As a parent, you’ve come to expect the unexpected, whether it’s as simple as a spilled glass of milk at dinner or worse — finding doggy doo-doo on your child’s shoe. But what about when a little accident becomes something bigger? What if you suddenly find yourself in the emergency room with your child? Or what if your child has been sick and just isn’t getting better, and your pediatrician thinks your child may need surgery, a procedure, or even an overnight hospital stay?
Choose a hospital that specializes in children
How do you assure your child when you yourself don’t know what will happen next? Choosing a children’s hospital or a hospital with a pediatric unit is smart, because you’re likely to find a certified child life specialist there who’s trained to work with children of all ages and help your child’s hospital visit seem more like child’s play.
Find out if your hospital has a child life specialist
When a child is faced with a difficult or unexpected experience such as chronic illness or hospitalization, their ability to cope may be overwhelmed. Child life specialists are trained to understand the perspective of a child and the developmental stages of children and teens of all ages — from as young as infants all the way up to age 17. They usually have a master’s degree and a professional certification.
“Children quickly learn I’m the fun person at the hospital,” says child life specialist Ashley Starliper, MS, CCLS, who works in the Emergency Department at Riverton Hospital in Riverton, UT. “I walk in with things to help them feel more comfortable, like stuffed animals or blankets and fun things like toys and games.”
How child life specialists help alleviate children’s fears
Child life specialists begin by building rapport with young patients by using age-appropriate language. They offer emotional support and understanding and coping strategies, not only for children, but also for their parents and siblings. They may be available to help children who come to the emergency department, are having outpatient surgery, or who end up staying overnight in the children’s unit.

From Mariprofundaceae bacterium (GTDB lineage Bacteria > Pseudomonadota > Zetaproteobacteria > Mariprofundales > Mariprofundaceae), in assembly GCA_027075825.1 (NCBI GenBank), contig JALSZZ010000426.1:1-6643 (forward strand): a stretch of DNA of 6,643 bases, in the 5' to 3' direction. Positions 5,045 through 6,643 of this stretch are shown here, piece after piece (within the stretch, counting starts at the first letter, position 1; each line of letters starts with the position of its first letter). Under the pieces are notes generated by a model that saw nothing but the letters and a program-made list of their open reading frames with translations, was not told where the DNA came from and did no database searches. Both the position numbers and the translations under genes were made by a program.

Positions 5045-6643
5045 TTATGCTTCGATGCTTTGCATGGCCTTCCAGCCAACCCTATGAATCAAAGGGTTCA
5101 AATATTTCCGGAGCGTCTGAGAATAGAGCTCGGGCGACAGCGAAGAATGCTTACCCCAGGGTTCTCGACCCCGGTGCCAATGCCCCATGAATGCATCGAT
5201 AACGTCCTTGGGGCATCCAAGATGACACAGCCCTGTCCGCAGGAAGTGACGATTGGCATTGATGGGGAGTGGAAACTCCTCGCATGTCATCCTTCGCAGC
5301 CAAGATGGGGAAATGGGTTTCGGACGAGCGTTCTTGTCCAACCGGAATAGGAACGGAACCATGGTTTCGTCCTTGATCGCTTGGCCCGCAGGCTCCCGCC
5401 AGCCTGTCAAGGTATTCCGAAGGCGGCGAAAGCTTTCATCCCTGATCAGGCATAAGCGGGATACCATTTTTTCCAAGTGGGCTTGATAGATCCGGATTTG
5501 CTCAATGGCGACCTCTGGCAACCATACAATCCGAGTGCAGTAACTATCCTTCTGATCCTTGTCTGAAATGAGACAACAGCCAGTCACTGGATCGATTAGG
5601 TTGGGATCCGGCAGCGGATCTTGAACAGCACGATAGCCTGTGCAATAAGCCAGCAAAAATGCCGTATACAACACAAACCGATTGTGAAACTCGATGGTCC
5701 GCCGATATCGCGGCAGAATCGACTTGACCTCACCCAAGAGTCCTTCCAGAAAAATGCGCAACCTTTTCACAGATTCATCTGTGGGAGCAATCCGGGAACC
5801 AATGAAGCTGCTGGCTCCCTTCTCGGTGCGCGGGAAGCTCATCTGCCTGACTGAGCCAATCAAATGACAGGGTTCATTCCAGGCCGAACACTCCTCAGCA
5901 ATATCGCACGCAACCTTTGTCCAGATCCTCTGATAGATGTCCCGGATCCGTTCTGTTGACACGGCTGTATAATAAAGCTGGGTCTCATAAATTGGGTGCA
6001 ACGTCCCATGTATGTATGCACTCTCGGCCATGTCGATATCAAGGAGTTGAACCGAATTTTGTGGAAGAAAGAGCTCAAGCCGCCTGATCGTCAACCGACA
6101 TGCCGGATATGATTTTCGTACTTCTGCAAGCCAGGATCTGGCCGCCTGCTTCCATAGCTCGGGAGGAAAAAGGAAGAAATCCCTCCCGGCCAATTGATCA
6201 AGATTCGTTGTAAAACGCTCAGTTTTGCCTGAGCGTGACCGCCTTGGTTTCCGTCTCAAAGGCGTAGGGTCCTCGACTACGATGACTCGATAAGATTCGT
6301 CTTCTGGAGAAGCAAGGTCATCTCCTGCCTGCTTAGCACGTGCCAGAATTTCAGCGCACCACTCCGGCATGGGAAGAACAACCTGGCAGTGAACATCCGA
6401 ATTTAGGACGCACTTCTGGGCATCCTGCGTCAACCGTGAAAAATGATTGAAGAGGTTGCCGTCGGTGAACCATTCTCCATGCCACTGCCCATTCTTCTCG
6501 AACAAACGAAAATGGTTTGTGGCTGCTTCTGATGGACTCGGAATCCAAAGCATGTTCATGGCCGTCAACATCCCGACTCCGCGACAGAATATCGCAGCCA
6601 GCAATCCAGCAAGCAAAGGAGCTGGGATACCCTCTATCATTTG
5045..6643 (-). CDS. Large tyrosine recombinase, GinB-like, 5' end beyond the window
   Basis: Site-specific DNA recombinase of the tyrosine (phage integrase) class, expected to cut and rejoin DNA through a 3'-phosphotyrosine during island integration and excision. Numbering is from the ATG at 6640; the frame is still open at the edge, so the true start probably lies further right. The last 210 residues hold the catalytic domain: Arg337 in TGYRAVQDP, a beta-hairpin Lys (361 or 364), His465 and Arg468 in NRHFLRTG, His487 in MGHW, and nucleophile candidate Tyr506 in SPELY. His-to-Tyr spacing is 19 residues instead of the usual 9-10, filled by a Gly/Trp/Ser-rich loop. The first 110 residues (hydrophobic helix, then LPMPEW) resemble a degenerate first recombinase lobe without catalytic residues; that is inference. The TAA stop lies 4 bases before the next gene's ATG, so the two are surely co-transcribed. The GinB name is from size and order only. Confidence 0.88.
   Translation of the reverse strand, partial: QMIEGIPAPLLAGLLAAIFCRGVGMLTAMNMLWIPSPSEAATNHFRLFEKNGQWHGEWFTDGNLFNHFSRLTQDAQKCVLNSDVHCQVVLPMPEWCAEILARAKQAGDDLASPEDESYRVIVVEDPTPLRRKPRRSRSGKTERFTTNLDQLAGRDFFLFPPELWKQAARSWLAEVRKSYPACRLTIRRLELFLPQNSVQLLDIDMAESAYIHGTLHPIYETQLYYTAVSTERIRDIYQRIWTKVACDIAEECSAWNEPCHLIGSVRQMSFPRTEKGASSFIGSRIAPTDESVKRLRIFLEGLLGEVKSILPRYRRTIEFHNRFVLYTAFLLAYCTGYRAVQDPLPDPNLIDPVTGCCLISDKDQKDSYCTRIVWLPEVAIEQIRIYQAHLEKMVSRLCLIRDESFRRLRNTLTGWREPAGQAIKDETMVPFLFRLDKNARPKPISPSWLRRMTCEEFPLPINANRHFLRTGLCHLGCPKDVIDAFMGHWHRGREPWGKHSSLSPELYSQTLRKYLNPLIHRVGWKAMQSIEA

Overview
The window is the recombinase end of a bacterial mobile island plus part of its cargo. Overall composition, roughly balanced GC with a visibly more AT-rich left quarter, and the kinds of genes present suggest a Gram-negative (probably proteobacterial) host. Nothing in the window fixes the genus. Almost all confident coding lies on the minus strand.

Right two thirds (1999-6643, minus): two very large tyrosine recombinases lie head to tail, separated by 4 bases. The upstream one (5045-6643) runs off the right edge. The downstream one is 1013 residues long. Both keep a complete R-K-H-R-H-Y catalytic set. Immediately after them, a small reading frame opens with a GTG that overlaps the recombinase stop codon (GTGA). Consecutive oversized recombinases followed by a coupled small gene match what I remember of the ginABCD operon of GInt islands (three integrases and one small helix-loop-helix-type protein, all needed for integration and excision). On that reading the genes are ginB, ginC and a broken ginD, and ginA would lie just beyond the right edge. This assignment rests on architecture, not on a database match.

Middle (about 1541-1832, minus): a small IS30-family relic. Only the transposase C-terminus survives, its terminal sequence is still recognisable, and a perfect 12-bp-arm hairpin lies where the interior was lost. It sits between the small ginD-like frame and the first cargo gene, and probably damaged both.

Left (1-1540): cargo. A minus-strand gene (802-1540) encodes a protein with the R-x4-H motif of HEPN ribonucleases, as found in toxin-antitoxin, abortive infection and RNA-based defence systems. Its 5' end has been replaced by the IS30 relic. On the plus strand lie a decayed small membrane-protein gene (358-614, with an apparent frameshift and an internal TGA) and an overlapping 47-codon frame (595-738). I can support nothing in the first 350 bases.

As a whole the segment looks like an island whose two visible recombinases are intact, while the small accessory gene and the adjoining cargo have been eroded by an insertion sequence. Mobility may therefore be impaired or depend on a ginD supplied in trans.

Child life specialists understand children learn through the five senses, so they teach what’s going to happen by letting them see and touch the type of medical equipment that will be used like syringes, tubing, masks, and sponges.
“We use buddy dolls to demonstrate exactly how an IV line will be put into their arm, for example,” says Ashley. “We explain medical procedures in terms they understand, such as comparing an IV line to a straw that helps their bodies receive a drink and get medicine.”
The goal is to make a child’s time in the hospital feel as comfortable as possible. Children with conditions that require frequent hospital visits can feel like they’re missing out on the fun at home and with friends.
Child life specialists use toys, games, books, music, or videos to teach and distract
Some things specialists have in their bag of tricks to help explain medical procedures to children and keep them distracted and entertained include:
- Dolls to explain procedures
- Comfort items: blankets, stuffed animals, teddy bears, etc.
- Medical kits with real medical equipment are used to teach “medical play,” which is led by the child’s natural curiosity
- Books to explain about going to the hospital and what will happen
- Music, singing, or soothing sounds like a rain stick or white noise can help calm babies
- Games or tablet computers with games or videos to keep them occupied
- Praise and prizes are given for cooperating with tasks
- Specially trained pet therapy animals are used at many hospitals with pediatric units. If your child likes animals, find out if they’re available.
How to prepare your child for their hospital stay
- Be honest about where they’re going
- Give information that’s age appropriate
- Use softer language. Say, “You’ll feel a quick pinch,” instead of “You’ll get a shot.”
- Visit the hospital ahead of time if possible before outpatient surgery. Ask for materials that can be reviewed at home.
- If they’ve been to the hospital before and are worried, ask “What’s the hardest part for you and how could we make it easier?”